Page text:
Frequently Asked Questions - EELV Program


The Evolved Expendable Launch Vehicle (EELV) program originated in the mid-1990s in response to a series of studies, congressional actions and presidential actions recognizing the need to improve U.S. space launch capabilities. Reliably launching sensitive National Security Space (NSS) satellites into their required orbits was – and still is – recognized as being of paramount importance.

The EELV program provides the Air Force and the National Reconnaissance Office (NRO) with the capability and launch vehicles necessary to launch the U.S. government’s national security and defense satellites into their proper orbits.  

NSS satellites often cost well in excess of one billion dollars, take many years to build and have lifecycles that routinely exceed a decade from the time of launch.

NSS satellites provide critical support for the warfighter and our national security to include weather, mapping, military communications, intelligence and surveillance. Any failure or schedule delay can impair our nation’s ability to conduct or defend against military operations.

As a result, the government requires that NSS launch missions be conducted by certified launch providers using systems that have undergone rigorous and repeated testing and mission assurance procedures with extensive government oversight. Our vehicles are designed to meet U.S. government requirements and require U.S. government oversight throughout the design and development phase.

FAQs



What is the so-called block buy?

The Air Force’s 5-year block buy contract was the result of a multi-year, best-practice acquisition process that enabled the government to negotiate a block of launches in advance, saving the taxpayers money, ensuring significant operations efficiency, and creating the needed stability and predictability in the supplier and industrial base, while meeting national security space requirements. ULA provided pricing based on a ULA investment in a 50-core block buy, for which the DOD committed to a firm commitment of the 36 cores. The block buy contract also set aside missions for new entrants to demonstrate their capability once they achieve certification for EELV-class launches.

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Hasn’t the EELV program incurred massive cost overruns since 2006?

No, actually the launch capability contracts from 2006 through 2013 have a cumulative underrun of $80 million. The program’s overall annual budgets have increased because the number of launches has been increased.  In addition, the total lifecycle cost increased because the Period of Performance of the program was extended 10 years from 2020 to 2030. These increases are reflected in the EELV budget and are often incorrectly cited as overruns by the EELV program’s detractors.

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Didn’t the Government Accountability Office (GAO) find that total program costs have risen 250 percent over original baselines?

The GAO conducted their overall cost assumption based on an EELV baseline from 1998, eight years before ULA was even created. Actually, the creation of ULA saved costs, and we exceeded the savings goals given to us by the government. Since ULA’s creation, overall cost increases have been directly proportional to the increased number of launches and extension of the Period of Performance over the original baseline. More launches over a longer period time would increase program cost.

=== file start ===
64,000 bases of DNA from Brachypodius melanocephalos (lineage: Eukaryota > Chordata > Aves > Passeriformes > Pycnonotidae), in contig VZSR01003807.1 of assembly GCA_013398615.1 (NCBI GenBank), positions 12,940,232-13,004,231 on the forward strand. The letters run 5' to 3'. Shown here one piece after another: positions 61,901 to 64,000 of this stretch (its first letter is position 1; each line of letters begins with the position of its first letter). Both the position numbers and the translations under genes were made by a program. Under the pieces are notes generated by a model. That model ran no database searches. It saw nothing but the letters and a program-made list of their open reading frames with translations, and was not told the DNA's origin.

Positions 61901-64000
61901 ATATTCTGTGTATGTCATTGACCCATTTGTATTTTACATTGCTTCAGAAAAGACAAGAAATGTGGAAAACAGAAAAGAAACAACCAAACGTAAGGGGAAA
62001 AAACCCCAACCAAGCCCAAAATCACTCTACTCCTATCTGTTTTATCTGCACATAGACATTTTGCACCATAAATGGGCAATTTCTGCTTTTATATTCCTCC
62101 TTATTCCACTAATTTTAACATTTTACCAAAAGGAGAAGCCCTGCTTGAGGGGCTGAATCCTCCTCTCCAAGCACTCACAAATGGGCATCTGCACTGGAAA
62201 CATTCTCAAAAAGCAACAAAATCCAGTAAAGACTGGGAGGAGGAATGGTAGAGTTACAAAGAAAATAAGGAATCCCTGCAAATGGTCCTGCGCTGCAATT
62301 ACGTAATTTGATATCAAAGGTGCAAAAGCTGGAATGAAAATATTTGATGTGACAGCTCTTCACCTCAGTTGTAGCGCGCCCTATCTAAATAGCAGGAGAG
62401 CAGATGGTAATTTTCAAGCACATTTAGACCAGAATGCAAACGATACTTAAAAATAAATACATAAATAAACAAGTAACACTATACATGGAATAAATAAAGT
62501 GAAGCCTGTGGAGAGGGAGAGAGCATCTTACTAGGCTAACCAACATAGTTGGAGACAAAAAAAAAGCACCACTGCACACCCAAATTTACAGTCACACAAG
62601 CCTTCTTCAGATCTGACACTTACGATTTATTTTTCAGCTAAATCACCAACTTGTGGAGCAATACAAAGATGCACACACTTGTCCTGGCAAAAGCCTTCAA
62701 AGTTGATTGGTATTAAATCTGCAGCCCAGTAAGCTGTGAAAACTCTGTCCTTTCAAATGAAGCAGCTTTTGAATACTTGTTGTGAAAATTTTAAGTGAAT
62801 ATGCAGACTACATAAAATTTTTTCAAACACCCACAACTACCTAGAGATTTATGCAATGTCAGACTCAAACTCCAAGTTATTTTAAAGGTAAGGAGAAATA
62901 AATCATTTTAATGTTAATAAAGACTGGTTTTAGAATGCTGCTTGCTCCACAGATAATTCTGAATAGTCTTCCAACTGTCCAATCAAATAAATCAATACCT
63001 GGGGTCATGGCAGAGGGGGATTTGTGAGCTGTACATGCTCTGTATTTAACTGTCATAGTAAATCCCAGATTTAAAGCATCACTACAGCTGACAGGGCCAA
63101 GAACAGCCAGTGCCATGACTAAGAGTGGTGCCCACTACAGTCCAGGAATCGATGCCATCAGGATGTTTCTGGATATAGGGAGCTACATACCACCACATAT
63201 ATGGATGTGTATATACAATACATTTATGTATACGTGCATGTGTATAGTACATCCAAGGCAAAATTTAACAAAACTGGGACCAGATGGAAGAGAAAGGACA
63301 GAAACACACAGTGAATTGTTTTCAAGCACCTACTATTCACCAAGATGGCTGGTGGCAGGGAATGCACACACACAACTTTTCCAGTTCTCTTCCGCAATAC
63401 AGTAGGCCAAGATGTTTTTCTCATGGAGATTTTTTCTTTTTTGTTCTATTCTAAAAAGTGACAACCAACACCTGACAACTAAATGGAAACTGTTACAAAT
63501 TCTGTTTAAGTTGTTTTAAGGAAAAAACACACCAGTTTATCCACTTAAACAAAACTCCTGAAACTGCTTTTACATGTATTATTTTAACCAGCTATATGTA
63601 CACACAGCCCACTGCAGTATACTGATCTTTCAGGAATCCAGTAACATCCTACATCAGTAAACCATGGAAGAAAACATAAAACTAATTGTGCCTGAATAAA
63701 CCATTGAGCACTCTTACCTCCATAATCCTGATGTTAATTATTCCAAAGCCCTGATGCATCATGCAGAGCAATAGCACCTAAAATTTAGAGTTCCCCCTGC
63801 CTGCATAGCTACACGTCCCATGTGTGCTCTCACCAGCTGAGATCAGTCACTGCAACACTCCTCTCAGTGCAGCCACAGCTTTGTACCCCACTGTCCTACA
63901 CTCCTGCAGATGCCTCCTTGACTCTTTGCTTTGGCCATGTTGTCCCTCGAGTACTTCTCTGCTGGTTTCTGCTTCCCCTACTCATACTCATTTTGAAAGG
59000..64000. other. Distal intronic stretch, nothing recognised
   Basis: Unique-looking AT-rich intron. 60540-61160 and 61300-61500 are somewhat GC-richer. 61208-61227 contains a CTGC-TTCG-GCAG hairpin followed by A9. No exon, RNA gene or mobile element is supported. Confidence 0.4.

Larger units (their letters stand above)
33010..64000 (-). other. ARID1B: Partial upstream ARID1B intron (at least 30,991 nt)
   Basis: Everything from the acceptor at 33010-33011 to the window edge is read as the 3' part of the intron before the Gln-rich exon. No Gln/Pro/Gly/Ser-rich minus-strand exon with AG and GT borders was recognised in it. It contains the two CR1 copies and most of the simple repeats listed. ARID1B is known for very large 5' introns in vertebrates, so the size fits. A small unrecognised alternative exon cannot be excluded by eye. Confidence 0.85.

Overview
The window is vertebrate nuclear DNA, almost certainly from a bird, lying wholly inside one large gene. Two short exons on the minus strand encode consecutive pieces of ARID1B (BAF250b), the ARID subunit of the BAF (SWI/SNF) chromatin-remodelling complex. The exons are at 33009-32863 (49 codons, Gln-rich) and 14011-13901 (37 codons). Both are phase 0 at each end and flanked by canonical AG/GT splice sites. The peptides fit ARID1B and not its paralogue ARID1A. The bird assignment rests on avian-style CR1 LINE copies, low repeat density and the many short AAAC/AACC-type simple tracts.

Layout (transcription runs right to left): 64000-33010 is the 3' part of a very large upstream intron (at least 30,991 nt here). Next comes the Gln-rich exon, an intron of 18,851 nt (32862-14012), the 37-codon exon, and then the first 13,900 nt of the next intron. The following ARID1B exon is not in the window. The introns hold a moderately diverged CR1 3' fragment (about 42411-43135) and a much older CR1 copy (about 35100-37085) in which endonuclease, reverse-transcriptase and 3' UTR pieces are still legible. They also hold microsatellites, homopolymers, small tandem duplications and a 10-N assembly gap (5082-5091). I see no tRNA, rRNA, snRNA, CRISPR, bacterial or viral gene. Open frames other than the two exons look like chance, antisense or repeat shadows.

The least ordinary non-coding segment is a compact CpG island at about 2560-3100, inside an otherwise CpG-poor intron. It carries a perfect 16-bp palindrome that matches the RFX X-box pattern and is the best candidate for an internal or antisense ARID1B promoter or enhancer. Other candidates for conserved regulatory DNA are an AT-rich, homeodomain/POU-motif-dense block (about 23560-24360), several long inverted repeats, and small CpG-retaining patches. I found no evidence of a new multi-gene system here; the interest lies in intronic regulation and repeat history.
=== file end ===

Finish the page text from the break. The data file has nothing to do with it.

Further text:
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Does ULA support competition in the EELV program?

Competition is good acquisition tool to help lower costs if the market size and mission requirements can justify it. ULA was formed because the shrinking market, delayed missions, required the consolidation to one company that could be responsive to the critical missions at lower cost.

If our customer believe competition is appropriate, ULA will support and believes it must be on a fair and level playing field with the same technical, performance, oversight and transparency requirements, including FAR 15 and CAS compliance.

Should new entrants become certified, ULA looks forward to competition and is confident in its ability to compete when it comes to the best vehicle, safety, reliability, schedule and cost.

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Didn’t the GAO say full and open competition could decrease launch prices and increase efficiencies?

The important word is “could.” ULA was originally created in 2006 because of instability, inefficiencies, and lack of predictability in the marketplace for launches. By consolidating companies and rocket families, ULA was able to reduce infrastructure, consolidate facilities, efficiently allocate its workforce to support two launch vehicle families, and realize efficiencies in operations. The reintroduction of competitors to the current marketplace, coupled with the requirement to maintain multiple launch systems to ensure “assured access to space,” may be more costly than simply maintaining a single launch provider.  

The process of launching satellites worth billions of dollars into orbit will always be technologically and logistically complex, and therefore expensive. That’s precisely why deep experience is so important in the certification process that customers apply to all of their contractors. The customer will need to assess their buying needs (quantity of launches) and the overall market size, and conclude if repeating the competitive strategy of the past will be effective now.

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